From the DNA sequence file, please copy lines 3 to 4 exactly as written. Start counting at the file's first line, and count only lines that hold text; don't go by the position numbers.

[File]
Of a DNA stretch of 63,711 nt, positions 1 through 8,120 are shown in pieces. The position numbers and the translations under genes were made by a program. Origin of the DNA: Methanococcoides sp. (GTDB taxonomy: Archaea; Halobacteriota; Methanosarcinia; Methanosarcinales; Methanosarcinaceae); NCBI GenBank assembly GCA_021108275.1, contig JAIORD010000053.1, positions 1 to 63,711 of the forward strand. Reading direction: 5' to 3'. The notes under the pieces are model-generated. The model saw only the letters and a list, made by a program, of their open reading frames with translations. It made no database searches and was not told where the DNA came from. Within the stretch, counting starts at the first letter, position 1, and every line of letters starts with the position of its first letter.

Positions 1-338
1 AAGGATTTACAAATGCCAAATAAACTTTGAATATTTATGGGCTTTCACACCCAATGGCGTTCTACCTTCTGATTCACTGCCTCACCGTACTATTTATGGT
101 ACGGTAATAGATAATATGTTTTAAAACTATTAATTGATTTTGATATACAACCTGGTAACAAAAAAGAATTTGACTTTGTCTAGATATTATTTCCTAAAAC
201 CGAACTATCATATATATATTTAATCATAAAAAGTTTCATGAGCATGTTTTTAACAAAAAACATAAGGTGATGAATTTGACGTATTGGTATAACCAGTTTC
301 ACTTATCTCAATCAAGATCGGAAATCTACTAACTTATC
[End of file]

1 AAGGATTTACAAATGCCAAATAAACTTTGAATATTTATGGGCTTTCACACCCAATGGCGTTCTACCTTCTGATTCACTGCCTCACCGTACTATTTATGGT
101 ACGGTAATAGATAATATGTTTTAAAACTATTAATTGATTTTGATATACAACCTGGTAACAAAAAAGAATTTGACTTTGTCTAGATATTATTTCCTAAAAC